The Top 10 Most Popular Searches On Google In 2014

Each year, Google releases a list of the topics we’ve collectively searched for the most over the past 12 months.

Google released two lists this year — one for US search trends, and one for worldwide search trends. The lists are mostly the same, with just a few differences.

US Trending Searches:

  1. Robin Williams
  2. World Cup
  3. Ebola
  4. Malaysia Airlines
  5. Flappy Bird
  6. ALS Ice Bucket Challenge
  7. ISIS
  8. Ferguson
  9. Frozen
  10. Ukraine

Global Trending Searches:

  1. Robin Williams
  2. World Cup
  3. Ebola
  4. Malaysia Airlines
  5. ALS Ice Bucket Challenge
  6. Flappy Bird
  7. Conchita Wurst
  8. ISIS
  9. Frozen
  10. Sochi Olympics

The two lists are strikingly similar, save for the global list leaning toward Conchita Wurst and the Sochi Olympics in place of Ferguson and Ukraine.

Interesting to note: this is the first year in a few where an Apple product didn’t make the cut. (2010 had iPad; 2011 featured both iPhone 5 and iPad 3; 2012 had iPad 3 again; 2013 had the iPhone 5S in spot #2)

Also of note: as far as I can recall, Flappy Bird is the first mobile app to crack Google’s top 10. Having a wildly successful app is one thing — but an app that becomes one of the most searched for things around the entire world? Achievement unlocked. (Google notes that 2048 and Flappy Bird, both one-man projects, beat out Destiny, the most expensive game ever developed.)

Read the original article here

Recently Published Issue in the Journal Current Gene Therapy

Current Gene Therapy is a bi-monthly peer-reviewed journal aimed at academic and industrial scientists with an interest in major topics concerning basic research and clinical applications of gene and cell therapy of genetic diseases. Cell therapy manuscripts can also include application in non-genetic diseases when cells have been genetically modified. Current Gene Therapy publishes reviews and original research on the latest developments in gene transfer and gene expression analysis, vector development, cellular genetic engineering, animal models and human clinical applications of gene and cell therapy for the treatment of genetic diseases.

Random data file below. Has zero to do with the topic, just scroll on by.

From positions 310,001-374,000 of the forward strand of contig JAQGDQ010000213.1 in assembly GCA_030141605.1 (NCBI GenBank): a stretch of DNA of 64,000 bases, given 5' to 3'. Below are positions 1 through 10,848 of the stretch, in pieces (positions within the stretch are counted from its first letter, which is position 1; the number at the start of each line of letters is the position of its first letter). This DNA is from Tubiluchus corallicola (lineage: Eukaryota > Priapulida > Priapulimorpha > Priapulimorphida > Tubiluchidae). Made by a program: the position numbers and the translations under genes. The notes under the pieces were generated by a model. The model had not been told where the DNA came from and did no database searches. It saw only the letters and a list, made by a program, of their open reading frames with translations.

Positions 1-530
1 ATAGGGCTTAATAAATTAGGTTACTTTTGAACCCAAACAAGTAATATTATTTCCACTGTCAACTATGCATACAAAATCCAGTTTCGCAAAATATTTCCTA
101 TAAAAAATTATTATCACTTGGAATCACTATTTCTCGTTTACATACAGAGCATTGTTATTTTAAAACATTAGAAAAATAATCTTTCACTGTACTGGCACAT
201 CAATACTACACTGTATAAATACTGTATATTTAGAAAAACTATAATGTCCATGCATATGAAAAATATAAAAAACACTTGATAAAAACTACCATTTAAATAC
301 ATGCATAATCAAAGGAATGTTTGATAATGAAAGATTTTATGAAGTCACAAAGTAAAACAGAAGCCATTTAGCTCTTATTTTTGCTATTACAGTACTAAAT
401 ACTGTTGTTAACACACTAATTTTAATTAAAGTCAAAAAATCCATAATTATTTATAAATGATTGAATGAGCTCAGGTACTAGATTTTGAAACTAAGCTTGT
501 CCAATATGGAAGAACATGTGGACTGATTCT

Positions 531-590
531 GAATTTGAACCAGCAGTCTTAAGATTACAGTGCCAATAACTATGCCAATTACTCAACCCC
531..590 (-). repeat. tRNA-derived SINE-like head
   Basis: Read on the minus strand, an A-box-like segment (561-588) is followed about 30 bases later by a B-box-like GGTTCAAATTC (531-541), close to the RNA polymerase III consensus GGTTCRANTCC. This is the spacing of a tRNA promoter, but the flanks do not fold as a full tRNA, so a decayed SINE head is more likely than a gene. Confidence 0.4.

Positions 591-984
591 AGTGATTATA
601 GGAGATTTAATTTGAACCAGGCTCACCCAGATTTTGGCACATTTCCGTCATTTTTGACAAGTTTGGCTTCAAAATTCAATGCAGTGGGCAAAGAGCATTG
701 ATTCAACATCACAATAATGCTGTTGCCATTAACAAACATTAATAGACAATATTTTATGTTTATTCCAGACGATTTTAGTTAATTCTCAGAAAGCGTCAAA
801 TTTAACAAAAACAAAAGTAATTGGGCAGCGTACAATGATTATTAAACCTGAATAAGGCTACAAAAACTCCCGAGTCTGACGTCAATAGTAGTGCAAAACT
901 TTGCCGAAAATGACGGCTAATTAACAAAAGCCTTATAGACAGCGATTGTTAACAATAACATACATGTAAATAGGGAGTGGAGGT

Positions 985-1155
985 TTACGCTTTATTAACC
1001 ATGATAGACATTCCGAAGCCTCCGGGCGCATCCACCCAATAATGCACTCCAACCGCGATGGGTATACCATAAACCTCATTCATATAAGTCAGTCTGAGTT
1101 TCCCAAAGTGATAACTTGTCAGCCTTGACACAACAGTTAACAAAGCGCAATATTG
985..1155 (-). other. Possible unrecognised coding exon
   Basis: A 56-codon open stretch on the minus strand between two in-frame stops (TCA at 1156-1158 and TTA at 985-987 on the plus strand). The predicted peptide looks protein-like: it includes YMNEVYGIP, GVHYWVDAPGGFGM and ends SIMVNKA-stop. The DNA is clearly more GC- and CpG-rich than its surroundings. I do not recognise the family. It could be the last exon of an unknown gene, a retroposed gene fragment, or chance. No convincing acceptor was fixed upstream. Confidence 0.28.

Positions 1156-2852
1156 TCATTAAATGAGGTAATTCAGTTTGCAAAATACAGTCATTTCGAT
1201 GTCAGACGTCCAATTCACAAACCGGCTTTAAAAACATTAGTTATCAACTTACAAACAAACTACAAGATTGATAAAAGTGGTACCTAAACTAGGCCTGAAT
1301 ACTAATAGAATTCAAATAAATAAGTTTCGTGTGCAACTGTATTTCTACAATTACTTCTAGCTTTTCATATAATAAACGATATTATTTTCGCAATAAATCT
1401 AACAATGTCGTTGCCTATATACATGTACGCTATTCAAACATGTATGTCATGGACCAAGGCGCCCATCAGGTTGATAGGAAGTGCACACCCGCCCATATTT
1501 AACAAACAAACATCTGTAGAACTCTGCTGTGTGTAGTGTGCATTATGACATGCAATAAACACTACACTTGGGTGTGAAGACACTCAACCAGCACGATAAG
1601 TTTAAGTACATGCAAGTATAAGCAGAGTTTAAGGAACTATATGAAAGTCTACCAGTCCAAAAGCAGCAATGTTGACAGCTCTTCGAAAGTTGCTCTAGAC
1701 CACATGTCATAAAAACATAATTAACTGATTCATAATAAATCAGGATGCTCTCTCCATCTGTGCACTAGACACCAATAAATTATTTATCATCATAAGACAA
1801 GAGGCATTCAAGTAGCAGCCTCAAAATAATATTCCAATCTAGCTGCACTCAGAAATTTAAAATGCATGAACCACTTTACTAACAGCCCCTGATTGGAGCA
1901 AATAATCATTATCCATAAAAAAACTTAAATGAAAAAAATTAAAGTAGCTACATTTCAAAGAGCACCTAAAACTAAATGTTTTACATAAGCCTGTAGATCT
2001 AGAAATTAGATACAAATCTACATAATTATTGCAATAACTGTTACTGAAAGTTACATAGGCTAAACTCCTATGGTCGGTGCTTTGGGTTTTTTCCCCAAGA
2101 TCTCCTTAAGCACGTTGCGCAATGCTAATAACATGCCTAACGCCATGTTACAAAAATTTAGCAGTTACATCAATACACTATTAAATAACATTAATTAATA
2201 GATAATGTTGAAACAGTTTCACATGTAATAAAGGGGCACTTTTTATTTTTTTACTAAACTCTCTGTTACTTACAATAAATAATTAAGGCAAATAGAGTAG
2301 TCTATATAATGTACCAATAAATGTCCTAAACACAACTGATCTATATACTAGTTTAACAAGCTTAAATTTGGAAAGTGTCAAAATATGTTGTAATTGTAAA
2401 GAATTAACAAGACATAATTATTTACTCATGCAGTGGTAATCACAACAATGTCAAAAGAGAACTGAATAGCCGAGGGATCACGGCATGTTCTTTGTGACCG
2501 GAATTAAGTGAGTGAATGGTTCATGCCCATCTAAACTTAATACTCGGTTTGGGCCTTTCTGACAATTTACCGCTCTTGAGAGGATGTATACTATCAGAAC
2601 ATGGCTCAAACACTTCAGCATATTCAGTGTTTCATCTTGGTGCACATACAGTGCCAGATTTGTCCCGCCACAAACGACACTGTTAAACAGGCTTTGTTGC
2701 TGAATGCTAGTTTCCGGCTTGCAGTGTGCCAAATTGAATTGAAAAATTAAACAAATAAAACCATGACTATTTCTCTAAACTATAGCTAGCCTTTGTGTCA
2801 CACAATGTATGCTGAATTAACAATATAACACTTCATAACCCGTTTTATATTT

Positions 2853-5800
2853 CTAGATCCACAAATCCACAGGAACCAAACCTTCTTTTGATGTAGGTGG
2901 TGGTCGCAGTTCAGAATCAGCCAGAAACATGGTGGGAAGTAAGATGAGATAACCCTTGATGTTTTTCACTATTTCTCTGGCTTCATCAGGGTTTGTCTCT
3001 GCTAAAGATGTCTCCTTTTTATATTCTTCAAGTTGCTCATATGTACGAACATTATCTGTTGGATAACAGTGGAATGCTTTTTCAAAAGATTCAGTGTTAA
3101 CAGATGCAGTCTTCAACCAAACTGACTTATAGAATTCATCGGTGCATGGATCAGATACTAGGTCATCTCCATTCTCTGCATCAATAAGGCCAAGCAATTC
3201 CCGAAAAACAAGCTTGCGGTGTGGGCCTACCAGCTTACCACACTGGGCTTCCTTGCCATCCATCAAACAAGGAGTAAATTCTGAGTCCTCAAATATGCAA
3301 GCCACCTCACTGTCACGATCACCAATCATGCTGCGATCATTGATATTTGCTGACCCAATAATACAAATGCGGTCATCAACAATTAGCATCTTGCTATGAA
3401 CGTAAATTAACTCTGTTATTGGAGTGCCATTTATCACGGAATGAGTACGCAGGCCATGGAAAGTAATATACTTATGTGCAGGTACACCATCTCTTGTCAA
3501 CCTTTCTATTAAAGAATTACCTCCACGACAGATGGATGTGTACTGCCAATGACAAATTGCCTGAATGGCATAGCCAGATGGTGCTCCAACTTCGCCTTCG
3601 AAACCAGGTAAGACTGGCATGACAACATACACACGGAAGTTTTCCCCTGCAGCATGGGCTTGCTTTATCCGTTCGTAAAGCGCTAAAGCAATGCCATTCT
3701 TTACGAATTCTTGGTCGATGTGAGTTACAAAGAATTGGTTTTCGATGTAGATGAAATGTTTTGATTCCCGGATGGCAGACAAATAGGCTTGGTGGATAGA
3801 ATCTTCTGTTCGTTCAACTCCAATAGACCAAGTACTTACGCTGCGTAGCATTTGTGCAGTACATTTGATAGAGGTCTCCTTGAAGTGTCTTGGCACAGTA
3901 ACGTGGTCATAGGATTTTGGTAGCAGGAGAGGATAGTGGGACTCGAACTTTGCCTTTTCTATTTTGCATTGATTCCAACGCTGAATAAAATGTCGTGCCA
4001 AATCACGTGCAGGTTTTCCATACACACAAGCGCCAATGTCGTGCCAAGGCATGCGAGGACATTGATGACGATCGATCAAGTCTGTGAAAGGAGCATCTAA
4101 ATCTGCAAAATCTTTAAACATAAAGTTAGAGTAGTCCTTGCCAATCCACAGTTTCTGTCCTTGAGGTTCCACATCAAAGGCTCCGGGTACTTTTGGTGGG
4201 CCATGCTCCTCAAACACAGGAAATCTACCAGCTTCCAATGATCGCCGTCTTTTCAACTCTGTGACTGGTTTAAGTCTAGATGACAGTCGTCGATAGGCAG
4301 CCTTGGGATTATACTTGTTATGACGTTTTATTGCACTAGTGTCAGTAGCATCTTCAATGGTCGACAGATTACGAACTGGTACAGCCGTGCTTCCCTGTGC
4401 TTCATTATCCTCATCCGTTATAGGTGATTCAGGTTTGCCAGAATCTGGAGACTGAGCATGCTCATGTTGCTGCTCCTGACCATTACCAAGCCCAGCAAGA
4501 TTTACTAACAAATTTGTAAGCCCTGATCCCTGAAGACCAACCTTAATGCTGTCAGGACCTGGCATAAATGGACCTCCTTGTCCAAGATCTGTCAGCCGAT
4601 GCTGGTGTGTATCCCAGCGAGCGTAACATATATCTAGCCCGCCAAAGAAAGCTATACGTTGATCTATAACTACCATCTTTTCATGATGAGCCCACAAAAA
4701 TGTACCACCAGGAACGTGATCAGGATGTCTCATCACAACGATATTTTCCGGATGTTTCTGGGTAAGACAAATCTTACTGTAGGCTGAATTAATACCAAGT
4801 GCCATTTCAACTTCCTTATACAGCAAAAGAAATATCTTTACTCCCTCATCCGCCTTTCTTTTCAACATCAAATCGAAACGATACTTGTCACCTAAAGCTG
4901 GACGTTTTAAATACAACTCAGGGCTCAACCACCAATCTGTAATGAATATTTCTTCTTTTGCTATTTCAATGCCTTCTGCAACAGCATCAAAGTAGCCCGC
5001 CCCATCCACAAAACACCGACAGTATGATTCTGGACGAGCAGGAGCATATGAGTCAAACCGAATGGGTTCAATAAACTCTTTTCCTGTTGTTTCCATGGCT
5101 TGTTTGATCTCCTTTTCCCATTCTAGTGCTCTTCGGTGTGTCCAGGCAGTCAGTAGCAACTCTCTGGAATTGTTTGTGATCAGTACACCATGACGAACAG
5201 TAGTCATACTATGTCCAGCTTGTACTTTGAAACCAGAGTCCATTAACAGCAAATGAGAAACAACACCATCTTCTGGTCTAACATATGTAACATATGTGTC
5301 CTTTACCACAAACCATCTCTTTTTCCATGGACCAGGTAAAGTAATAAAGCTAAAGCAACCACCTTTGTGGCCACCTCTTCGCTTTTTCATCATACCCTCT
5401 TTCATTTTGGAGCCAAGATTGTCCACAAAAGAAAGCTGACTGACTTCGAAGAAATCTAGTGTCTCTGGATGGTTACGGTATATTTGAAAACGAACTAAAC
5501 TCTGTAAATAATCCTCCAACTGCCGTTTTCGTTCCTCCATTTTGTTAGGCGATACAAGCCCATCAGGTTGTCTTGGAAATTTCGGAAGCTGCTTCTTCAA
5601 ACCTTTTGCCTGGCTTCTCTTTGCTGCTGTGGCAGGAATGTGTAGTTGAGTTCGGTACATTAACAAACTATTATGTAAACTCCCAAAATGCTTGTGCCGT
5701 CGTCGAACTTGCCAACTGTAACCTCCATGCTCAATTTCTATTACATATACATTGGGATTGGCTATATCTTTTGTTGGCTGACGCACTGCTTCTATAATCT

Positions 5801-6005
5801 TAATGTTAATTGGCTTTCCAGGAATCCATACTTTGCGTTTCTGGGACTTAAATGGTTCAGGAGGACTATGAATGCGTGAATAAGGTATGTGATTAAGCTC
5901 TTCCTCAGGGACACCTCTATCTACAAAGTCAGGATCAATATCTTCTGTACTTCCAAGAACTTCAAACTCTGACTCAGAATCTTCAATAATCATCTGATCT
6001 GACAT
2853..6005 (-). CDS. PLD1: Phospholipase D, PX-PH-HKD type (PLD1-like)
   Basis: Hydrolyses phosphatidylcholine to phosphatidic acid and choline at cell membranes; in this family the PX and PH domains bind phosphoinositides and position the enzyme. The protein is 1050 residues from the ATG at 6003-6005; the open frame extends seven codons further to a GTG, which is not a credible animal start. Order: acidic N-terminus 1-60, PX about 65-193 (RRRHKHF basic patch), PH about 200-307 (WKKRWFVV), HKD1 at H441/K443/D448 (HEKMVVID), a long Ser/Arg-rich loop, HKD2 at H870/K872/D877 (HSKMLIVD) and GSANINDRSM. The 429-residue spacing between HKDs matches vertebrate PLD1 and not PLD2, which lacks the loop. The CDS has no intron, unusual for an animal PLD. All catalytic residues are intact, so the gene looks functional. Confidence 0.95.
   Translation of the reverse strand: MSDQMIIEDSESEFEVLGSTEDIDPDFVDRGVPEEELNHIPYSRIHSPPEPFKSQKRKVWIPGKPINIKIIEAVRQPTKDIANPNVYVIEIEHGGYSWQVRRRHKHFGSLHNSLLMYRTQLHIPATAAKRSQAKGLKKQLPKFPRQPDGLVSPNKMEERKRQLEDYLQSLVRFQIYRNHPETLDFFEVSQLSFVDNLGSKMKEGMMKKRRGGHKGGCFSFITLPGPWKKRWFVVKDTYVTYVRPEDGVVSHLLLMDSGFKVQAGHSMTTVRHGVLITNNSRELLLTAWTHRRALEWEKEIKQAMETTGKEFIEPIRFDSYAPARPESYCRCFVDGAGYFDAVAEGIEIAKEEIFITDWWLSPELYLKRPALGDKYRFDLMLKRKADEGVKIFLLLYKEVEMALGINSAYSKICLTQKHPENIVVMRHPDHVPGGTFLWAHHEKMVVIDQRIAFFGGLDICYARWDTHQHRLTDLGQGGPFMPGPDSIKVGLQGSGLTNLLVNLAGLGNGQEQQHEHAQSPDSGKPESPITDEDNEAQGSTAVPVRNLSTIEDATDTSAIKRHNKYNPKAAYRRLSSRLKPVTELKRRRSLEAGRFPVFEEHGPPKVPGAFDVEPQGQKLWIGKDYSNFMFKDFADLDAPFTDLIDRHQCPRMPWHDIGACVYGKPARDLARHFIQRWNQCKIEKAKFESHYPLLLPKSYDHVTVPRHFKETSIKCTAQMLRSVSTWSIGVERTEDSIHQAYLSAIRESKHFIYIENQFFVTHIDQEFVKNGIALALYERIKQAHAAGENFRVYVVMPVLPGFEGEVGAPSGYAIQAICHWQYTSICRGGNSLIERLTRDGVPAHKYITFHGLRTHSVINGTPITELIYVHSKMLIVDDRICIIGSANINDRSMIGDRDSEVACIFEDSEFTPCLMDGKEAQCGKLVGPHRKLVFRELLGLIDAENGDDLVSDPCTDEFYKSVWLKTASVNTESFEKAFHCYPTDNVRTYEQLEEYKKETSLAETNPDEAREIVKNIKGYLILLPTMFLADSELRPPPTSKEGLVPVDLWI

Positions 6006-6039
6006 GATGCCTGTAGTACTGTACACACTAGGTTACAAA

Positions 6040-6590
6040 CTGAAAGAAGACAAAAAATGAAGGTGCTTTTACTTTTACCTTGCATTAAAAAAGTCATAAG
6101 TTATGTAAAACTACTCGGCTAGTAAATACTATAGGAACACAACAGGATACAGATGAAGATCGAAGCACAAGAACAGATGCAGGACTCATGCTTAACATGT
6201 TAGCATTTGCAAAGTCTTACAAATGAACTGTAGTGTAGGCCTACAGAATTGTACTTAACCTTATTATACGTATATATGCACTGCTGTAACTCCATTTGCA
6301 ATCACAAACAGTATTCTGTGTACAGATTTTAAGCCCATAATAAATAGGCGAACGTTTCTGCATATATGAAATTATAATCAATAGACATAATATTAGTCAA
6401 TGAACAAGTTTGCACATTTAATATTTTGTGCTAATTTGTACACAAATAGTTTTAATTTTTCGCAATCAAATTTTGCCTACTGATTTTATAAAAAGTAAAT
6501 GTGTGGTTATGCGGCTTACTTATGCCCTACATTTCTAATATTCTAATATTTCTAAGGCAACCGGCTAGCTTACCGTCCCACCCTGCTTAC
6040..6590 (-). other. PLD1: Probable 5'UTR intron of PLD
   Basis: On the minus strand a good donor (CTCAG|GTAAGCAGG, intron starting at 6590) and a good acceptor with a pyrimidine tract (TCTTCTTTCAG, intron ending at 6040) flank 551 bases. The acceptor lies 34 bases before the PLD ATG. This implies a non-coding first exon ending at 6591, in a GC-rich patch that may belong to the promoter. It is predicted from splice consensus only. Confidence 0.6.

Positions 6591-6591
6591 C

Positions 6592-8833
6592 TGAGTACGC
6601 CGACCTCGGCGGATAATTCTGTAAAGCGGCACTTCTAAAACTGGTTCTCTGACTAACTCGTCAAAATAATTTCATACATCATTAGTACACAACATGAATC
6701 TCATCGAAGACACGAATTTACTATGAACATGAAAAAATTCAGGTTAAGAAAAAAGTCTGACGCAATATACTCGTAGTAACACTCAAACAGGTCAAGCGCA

Following are the articles from the journal Current Gene Therapy, 15 Issue 01:

Article: Effects of APC De-Targeting and GAr Modification on the Duration of Luciferase Expression from Plasmid DNA Delivered to Skeletal Muscle

Author(s): Maria C. Subang, Rewas Fatah, Ying Wu, Drew Hannaman, Jason Rice, Claire F. Evans, Yuti Chernajovsky and David Gould

 

Article: MicroRNAs: Association with Radioresistant and Potential Uses of Natural Remedies as Green Gene Therapeutic Approaches

Author(s): Subramanion L. Jothy, Yeng Chen, Soundararajan Vijayarathna, Jagat R. Kanwar and Sreenivasan Sasidharan

 

Article: Transfection of CXCR-4 Using Microbubble-Mediated Ultrasound Irradiation and Liposomes Improves the Migratory Ability of Bone Marrow Stromal Cells

Author(s): Gong Wang, Zhongxiong Zhuo, Qian Zhang, Yali Xu, Shengzheng Wu, Lu Li, Hongmei Xia and Yunhua Gao

 

Article: Controlled Gene Delivery Can Enhance Therapeutic Outcome for Cancer Immune Therapy for Melanoma

Author(s): Shawna A. Shirley, Cathryn G. Lundberg, Fanying Li, Niculina Burcus and Richard Heller